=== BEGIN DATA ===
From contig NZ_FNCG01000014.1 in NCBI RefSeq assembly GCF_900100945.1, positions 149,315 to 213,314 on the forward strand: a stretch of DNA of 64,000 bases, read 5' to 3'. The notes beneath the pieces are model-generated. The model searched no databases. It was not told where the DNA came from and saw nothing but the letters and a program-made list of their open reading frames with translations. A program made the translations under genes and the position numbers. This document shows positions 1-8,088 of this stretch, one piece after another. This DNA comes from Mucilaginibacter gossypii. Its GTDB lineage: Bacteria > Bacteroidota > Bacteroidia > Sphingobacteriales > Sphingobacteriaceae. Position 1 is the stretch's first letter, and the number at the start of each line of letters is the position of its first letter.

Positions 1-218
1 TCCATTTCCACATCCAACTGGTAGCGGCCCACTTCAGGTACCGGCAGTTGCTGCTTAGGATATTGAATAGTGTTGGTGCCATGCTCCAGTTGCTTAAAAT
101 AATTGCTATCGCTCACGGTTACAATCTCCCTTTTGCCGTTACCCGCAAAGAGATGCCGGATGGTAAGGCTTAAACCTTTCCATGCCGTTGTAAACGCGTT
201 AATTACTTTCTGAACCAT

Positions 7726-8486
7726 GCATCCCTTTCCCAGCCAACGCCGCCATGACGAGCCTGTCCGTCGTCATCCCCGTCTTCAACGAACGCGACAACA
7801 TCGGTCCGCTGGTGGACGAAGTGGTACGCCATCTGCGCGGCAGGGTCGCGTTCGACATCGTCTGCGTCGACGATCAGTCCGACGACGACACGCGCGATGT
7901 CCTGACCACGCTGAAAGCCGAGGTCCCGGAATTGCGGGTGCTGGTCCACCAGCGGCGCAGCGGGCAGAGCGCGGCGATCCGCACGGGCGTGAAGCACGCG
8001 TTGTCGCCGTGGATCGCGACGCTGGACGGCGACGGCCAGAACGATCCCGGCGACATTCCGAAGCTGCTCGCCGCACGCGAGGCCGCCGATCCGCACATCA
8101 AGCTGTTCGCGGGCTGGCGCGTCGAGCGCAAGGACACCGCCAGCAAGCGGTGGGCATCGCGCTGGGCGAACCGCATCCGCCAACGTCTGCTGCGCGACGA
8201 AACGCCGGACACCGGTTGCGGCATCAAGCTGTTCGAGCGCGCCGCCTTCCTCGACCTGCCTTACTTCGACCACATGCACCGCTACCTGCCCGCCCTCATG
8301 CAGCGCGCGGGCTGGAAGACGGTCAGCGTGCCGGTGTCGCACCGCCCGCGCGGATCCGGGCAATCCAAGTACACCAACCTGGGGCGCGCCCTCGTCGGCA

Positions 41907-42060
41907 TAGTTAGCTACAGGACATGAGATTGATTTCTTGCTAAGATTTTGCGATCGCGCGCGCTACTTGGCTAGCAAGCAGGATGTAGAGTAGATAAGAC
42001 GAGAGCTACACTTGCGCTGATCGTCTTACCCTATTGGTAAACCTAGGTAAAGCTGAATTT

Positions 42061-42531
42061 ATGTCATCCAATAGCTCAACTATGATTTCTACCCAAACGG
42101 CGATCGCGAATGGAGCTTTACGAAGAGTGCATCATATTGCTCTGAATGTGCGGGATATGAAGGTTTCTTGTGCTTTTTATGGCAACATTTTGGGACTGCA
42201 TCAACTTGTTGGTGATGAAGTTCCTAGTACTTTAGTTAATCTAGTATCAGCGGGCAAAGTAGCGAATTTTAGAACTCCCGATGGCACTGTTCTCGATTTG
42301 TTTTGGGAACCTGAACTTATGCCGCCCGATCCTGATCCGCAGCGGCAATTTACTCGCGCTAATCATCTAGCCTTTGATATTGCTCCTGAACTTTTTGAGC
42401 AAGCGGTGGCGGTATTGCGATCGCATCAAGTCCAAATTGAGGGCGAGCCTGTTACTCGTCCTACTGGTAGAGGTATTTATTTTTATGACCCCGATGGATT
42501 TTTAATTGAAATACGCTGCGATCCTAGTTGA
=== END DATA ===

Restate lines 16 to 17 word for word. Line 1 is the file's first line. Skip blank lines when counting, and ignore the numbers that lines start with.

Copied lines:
42001 GAGAGCTACACTTGCGCTGATCGTCTTACCCTATTGGTAAACCTAGGTAAAGCTGAATTT

Positions 42061-42531